There are places in Hawaii where the homeless crisis deserves the emergency declaration put in place recently by Gov. David Ige. The Harbor isn’t one of them.

As Civil Beat readers have learned this week through the exceptional, experiential reporting of Jessica Terrell, The Harbor is home to about 250 people and 100 pets at any given time, all residing on a few acres of public property between the Waianae Boat Harbor and Waianae High School, bordered on one side by the Pacific Ocean. It’s the largest encampment of its kind in Hawaii.

It’s almost a misnomer to describe as “homeless” many of those who live in this funky, handmade, 10-year-old neighborhood in the woods. Using the resources at their disposal, their own ingenuity and the help of friends and neighbors at The Harbor, they have created homes. Not spaces that many of us would want to call home or, frankly, that would be the first choice of those living there. But homes, nonetheless.

More than that, they’ve created something that often eludes residents in the gleaming high rises of Kakaako or the million-dollar homes of Hawaii Kai or the university neighborhood of Manoa — community. A sense of caring for and looking out for one another, in good times and bad.

The resident of this homeless shelter in The Harbor carefully constructed a rock wall. Added touches include potted plants and a meticulously swept dirst yard.

The resident of this homeless shelter in The Harbor carefully constructed a rock wall. Added touches include potted plants and a meticulously swept dirst yard.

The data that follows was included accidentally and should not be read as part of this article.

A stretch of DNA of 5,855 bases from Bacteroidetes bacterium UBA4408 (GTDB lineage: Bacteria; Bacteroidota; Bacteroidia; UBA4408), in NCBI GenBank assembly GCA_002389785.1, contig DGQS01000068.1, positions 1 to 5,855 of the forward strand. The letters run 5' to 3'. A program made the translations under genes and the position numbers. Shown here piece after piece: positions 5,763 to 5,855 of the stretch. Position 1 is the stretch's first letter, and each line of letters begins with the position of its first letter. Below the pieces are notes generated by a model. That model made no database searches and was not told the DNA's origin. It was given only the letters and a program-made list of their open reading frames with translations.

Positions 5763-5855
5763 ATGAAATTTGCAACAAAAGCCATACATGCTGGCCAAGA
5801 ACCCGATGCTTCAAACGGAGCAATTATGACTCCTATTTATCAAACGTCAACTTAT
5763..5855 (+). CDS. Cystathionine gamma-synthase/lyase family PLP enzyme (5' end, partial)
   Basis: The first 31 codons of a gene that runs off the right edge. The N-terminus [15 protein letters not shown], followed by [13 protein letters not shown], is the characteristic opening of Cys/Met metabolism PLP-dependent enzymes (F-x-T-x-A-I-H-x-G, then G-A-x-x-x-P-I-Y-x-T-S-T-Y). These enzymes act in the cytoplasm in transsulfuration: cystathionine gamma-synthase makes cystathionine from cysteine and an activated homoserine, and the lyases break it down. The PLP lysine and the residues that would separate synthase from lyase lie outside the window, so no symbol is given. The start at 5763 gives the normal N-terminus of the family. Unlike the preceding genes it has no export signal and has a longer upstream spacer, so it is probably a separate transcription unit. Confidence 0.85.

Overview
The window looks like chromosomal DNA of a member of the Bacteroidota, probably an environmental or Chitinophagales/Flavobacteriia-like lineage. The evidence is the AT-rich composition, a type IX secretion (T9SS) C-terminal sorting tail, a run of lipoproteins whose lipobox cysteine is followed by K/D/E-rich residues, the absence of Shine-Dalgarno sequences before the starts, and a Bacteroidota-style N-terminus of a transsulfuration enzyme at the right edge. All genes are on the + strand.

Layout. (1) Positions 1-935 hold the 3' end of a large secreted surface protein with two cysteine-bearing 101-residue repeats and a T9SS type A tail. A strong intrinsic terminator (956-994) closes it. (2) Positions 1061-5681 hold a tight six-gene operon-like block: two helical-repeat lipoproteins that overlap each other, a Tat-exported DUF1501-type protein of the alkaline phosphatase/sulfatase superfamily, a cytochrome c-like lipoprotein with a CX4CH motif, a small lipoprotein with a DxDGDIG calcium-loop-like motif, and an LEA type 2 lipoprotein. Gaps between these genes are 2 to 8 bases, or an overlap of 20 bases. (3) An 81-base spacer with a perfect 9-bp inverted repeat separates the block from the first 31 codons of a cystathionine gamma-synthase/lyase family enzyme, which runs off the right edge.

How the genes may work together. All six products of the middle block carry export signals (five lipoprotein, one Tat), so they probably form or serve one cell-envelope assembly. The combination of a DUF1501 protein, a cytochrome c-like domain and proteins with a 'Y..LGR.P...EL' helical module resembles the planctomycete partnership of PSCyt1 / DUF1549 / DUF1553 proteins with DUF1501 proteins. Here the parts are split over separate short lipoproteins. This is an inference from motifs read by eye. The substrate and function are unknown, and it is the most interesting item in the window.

Cory Lum/Civil Beat

Nevertheless, residents there are nervous these days. The governor’s emergency proclamation and his announced intentions to look at homeless camps in Wahiawa, Waimanalo and Waianae have led some to fear that residents of The Harbor might face the same sweeps that cleared nearly 300 homeless individuals and families out of Kakaako in recent months.

State Homelessness Coordinator Scott Morishige sought to allay those concerns in an Editorial Board discussion with Civil Beat last month, saying it would be counterproductive to sweep The Harbor. Instead, the focus needs to be on creating a pathway for Harbor residents to attain permanent homes. And that’s exactly what most of them really want.

Meanwhile, other interested parties are circling, some with their own agenda focused not on the needs of the residents of The Harbor, but on the prized land on which their settlement sits: a gorgeous parcel jutting out into the Pacific, with the picturesque Waianae Range rising just inland.

Representative Jo Jordan speaks to reporters at the Waianae Boat Harbor about homeless issues and issues on the waianae side. 19 june 2015. photograph Cory Lum/Civil Beat

State Rep. Jo Jordan

Cory Lum/Civil Beat

State Rep. Jo Jordan, whose district includes Waianae, has her eye on the site for a project that she says would have “educational components.” But she won’t give further details or say whose project it is. Meanwhile, though, she’d like to find ways to get the residents of The Harbor to leave of their own accord.

“I truly think that compassionate disruption is a good tool,” Jordan said. “If we continue to do the compassionate disruption, maybe something would trigger in the individual to say ‘I’m tired of moving, I’m tired of losing all my personal belongings constantly.’”